The containerboard industry began consolidating in 2008 with International Paper’s acquisition of Weyerhaueser’s packaging unit and since that time there has been a number of transactions amongst the leading players – as a result the top 4 producers now control 76% of the market as opposed to 47% in 2000.  International Paper and Rock-Tenn are the two largest players in the containerboard market with a 33% and 20% share, respectively.  Both companies are focused on returns and matching supply with demand, both have paid down debt and both will be returning their significant free cash flows to shareholders via dividends and buybacks.  Neither of the two companies are chasing volumes and RKT halted production of 60K tons in the most recent quarter to focus on matching supply with demand.  We like both stocks but think RKT is slightly cheaper and further along on debt reduction which will allow for larger buybacks and we think will result in multiple expansion.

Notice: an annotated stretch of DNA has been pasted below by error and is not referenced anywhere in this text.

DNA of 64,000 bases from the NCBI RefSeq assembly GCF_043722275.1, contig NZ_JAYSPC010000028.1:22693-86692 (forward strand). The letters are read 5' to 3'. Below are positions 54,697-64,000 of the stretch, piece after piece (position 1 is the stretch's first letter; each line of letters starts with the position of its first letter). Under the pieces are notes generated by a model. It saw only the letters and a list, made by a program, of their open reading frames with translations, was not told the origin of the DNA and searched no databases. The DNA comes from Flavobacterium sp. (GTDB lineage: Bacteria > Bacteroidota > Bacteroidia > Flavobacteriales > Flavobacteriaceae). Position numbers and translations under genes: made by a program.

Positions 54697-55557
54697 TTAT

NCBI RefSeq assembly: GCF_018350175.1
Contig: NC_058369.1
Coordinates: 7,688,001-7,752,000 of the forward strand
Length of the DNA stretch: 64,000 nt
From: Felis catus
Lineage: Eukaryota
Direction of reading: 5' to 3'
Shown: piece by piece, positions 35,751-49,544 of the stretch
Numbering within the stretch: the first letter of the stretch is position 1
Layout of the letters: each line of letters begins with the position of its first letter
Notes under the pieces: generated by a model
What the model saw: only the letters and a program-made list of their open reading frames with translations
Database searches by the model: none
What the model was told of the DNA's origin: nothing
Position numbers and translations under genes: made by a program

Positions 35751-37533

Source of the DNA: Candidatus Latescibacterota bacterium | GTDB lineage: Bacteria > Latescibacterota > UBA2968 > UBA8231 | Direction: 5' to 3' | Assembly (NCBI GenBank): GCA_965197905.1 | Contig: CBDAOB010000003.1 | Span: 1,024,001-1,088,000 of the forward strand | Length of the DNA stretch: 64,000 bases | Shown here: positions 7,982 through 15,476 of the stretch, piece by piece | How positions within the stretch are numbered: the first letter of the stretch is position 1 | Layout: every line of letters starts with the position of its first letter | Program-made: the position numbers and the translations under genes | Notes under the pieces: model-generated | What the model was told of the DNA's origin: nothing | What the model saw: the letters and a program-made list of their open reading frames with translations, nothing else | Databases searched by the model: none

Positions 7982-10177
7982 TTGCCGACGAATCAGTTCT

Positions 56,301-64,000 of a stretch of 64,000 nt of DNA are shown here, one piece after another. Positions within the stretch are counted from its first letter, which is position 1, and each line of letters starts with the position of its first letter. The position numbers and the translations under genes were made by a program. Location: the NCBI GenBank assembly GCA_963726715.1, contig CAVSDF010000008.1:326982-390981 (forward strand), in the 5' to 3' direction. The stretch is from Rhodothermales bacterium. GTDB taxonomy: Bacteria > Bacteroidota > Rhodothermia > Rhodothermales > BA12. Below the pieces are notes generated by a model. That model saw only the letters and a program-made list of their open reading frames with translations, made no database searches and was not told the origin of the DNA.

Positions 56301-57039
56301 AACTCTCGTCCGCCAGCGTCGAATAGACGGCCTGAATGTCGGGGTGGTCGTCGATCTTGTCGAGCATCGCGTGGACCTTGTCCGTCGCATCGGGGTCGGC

Even with a weak economy the past few years, RKT and the industry have been running capacity in the mid 90's and have been able to push through two price increase in the past year.  With the wave of consolidation, significant capacity has been shut down, and new capacity additions and announcements have been moderate with announced additions approximately equal to expected increases in demand through 2015.  Historically a low to mid-90's utilization rate is associated with a balanced market so the metrics here have been strong.

The investment case for Rock-Tenn revolves around improved industry conditions and the significant free cash flow they will generate in the coming years.  We think shareholders will be rewarded in 2014 and 2015 as Rock-Tenn has hit their target leverage, has very little debt due in the next two years, has increased their buyback authorization from 1.8 million shares to 5 million shares and management is incentivized to increase free cash flow to equity to hit their 2013-2015 long-term incentive grants.